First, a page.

I tend to limit my material, sometimes to almost nothing. It is often sparse. I believe that the sparseness allows a certain flexibility that I find important. Sparse and flexible material, flexibility in the treatment of it, makes it more easily bleed into something else. I find that simplistic materials form compelling composites more easily.
When what I chose to do is too simple, or maybe it just lacks energy, or it simply does not “feel right”, when it does not become something, when it just remains a thing, I feel stupid, almost ashamed. Luckily, it almost always helps to be patient. Continue.
Sooner or later (sooner rather than later) one of the other members will join and blend.
Or, sooner or later (sooner rather than later) something happens to the musical material, or my own interest in it. I discover what is inside the sound, under the surface. It starts to grow, live its own life, almost. “Time does untangle complexity”1. Can time also untangle simplicity? Or reveal complexity? If you wait long enough?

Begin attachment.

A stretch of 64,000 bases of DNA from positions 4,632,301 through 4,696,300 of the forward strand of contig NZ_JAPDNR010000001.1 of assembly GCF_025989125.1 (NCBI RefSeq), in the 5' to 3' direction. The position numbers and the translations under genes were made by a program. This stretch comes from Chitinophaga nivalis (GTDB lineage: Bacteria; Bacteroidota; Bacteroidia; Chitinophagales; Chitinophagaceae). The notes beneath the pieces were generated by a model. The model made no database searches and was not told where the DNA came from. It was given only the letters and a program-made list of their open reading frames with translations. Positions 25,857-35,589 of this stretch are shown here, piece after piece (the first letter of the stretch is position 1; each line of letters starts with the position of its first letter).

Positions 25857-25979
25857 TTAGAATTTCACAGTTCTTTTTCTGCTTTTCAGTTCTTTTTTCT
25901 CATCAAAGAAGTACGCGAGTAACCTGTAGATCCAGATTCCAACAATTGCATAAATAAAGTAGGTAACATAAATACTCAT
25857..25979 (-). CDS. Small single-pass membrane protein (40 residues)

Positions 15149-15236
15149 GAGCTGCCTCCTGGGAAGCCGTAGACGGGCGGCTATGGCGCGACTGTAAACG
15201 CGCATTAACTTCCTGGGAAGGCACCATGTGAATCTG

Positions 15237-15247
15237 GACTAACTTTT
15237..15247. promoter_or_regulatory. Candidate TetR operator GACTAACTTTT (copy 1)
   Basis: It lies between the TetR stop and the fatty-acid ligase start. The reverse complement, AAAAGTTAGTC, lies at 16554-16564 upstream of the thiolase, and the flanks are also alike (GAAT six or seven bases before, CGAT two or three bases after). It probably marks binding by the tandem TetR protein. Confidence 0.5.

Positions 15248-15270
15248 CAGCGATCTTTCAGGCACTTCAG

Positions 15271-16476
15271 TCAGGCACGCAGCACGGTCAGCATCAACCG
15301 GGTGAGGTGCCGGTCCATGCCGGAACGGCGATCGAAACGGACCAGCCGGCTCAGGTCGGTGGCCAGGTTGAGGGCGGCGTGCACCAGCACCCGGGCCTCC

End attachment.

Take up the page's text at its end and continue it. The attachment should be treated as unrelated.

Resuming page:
And, of course, sometimes it is unequivocally a very bad idea.
Bad choice. Stupid idea.
Just stop it. Leave it.
Accept the bad choice and just shut up.
The continuum and coherence is not necessarily completely destroyed
after one or two bad choices.
I do not have to justify a bad choice by preserving it.
Yet, I sometimes do.
This simplistic strategy adapted into my solo work is problematic. It feels risky. Simplicity alone is more vulnerable. The fine distinctions, the tiny tweaks and nudges that are often applied to the limited material performed by real musicians in our collectives, makes sparseness work. The responsibility is distributed. Alone, the responsibility is mine… all mine. See Self.
1. From Final Artistic Presentation, Dans les arbres, 21 April 2015:
2. From Final Artisic Presentation, Video Ensemble, 22 April 2015:
1 Morton Feldman, “Vertical Thoughts“ in Give My Regards to Eight Street, Collected Writings of Morton Feldman. Ed B.H. Friedman, Exact Change (2000), p12